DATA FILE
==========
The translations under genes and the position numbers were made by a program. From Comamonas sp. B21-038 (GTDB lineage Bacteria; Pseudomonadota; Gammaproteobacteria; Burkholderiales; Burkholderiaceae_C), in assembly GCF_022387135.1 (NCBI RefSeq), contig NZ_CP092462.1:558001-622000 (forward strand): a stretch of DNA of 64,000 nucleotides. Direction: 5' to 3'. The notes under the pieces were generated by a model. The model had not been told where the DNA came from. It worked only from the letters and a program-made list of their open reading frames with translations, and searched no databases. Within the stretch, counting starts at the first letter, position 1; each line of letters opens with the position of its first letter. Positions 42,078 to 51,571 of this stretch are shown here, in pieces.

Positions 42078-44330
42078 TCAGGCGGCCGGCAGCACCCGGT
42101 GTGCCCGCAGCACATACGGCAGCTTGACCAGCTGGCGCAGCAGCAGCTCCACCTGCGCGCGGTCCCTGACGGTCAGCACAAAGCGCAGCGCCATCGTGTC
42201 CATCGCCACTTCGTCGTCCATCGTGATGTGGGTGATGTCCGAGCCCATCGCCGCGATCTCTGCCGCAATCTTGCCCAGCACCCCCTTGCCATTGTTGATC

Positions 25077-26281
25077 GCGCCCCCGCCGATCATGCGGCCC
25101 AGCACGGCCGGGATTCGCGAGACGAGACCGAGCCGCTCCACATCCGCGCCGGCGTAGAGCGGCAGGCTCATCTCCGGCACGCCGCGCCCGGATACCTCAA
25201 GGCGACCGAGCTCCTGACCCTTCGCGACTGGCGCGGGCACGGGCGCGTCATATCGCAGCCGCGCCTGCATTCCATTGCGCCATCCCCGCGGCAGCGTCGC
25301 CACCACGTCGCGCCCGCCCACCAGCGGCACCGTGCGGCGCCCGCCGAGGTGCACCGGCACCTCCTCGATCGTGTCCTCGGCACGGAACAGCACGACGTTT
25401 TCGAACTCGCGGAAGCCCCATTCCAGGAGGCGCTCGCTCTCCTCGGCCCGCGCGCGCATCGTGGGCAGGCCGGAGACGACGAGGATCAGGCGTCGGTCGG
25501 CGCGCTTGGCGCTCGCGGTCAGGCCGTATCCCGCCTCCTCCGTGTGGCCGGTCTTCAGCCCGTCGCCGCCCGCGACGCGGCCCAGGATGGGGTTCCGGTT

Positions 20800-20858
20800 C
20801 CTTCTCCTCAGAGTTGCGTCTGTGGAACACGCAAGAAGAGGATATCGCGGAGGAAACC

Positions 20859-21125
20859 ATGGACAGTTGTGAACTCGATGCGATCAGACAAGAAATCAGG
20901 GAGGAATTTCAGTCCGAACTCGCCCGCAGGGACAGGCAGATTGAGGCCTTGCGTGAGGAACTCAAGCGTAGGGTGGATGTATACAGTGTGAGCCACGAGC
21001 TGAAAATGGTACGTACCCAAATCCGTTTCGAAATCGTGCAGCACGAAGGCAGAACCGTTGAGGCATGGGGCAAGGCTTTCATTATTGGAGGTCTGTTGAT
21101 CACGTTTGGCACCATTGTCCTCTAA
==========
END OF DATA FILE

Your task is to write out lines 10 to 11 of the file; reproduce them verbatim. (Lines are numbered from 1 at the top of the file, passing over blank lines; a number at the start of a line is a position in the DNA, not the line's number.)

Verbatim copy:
25301 CACCACGTCGCGCCCGCCCACCAGCGGCACCGTGCGGCGCCCGCCGAGGTGCACCGGCACCTCCTCGATCGTGTCCTCGGCACGGAACAGCACGACGTTT
25401 TCGAACTCGCGGAAGCCCCATTCCAGGAGGCGCTCGCTCTCCTCGGCCCGCGCGCGCATCGTGGGCAGGCCGGAGACGACGAGGATCAGGCGTCGGTCGG